For sure, there are many Christians who simply don’t see the value in fiction or poetry. Time is precious and if a Christian is to make the most of her time, should she really spend a few hours reading a Jane Austen novel? If the saints are to be edified, is it worth the effort to bury our noses in a book of verse? Surely, God would have us take our reading seriously. Why bother with a book if it is not Scripture (or if it is not a book about Scripture)?
But there is another historical definition in the OED for fiction: “the species of literature which is concerned with the narration of imaginary events and the portraiture of imaginary characters.” There is “a category of poetry that is truly ‘fictional,’ in the sense that the poet is neither lying nor relating erroneously held views, but is…telling a story that he had made up to be like reality without claiming that it is reality.” It is this flavorful definition of fiction with which I am concerned here.
Is It Real?
Even if the Church seems to be enamored of facts, we need not shun fiction as a tangle of lies. “Truth in the genre of fictional literature, then, is not what is empirically verifiable, but it is what is considered true within a particular conceptual system, whether rooted in an ideological worldview, or, as in the case of Lewis’s Narnia or Tolkien’s Middle Earth, created out of the cloth of the author’s imagination.” There is a shade of truth in fiction that is no less real, though it is “breathed through silver”.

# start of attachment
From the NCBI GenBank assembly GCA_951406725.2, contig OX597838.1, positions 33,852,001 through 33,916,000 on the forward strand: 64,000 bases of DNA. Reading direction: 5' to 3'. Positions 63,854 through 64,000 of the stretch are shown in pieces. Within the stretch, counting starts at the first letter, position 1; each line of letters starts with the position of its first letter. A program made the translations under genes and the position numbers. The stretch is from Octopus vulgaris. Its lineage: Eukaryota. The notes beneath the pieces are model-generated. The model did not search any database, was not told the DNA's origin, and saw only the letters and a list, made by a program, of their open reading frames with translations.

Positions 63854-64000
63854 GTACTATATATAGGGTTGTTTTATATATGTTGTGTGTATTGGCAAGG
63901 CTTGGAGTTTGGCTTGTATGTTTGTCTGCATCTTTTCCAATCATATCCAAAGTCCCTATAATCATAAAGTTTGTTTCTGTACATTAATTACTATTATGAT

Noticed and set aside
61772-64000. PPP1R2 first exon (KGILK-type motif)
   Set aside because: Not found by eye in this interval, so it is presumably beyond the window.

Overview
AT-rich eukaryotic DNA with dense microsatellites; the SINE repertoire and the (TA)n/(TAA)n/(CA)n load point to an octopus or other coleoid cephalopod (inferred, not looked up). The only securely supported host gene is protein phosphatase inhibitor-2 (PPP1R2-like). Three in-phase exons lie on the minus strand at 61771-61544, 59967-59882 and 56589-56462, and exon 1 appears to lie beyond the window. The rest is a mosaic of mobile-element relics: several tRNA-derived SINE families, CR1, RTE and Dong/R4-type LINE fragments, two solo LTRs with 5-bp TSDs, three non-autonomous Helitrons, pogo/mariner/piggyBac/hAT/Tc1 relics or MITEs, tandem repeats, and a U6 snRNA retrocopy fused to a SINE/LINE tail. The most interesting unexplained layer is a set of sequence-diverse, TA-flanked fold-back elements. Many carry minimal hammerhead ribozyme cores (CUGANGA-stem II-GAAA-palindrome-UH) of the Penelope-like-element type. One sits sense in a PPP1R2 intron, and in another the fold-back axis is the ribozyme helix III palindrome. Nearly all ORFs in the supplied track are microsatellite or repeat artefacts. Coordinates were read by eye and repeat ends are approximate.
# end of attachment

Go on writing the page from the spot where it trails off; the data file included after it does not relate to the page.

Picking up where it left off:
To hold a keen appreciation of literature as antithetical to Christian devotion is both wrong-headed and insensible. For one thing, such a false dichotomy ignores the spiritual titans of church history (Donne, Milton, R.C. Sproul, George MacDonald, and C.S. Lewis, to name a few). If we count hymns as poetry apart from music, we could add old lights like Charles Wesley and Martin Luther as writer-pastors. If fiction and poetry hold no legitimacy in a Christian worldview, we neglect, by extension, the wisdom of our forefathers in the faith. And what a baby to be thrown out with the bath water!
To quote Gene Edward Veith Jr.,
“Fiction lends itself well to the exploration of spiritual issues, since the form gives life to ideas, making them tangible and relating them to human life. . . . And yet, good Christian novels are rare. . . . It is preachy, contrived, and it does not ring true. The story is often formulaic, and the characters are stock “good guys” or “villains,” with no complexity or inner lives. The obligatory conversion scene is often unrelated to the on-going plot, coming as an interruption rather than as a believable development in the character’s life. And, ironically, much of today’s Christian fiction is moralistic, rather than evangelical, presenting good characters to emulate, rather than sinners being forgiven.”
Christians should not be so eager to dismiss fiction because it isn’t “real”. If they do, they do it at the risk of diminishing their own selves. More thoughts on this tomorrow. Oh, hey look! Footnotes!
 E. L. Bowie, “Lies, Fiction and Slander in Early Greek Poetry,” in Lies and Fiction in the Ancient World (ed. Christopher Gill and T. P. Wiseman;Austin:University ofTexas Press, 1993), 20–21
 Estes, Daniel J., “Fiction and Truth in the Old Testament Wisdom Literature”, in Themelios, vol.35, issue 3, Novemeber 2010
 “Fiction as an Instrument for the Gospel: Bo Giertz as Novelist,” published in A Hammer of God: Bo Giertz, 2005, Augsburg Fortress, Minneapolis, MN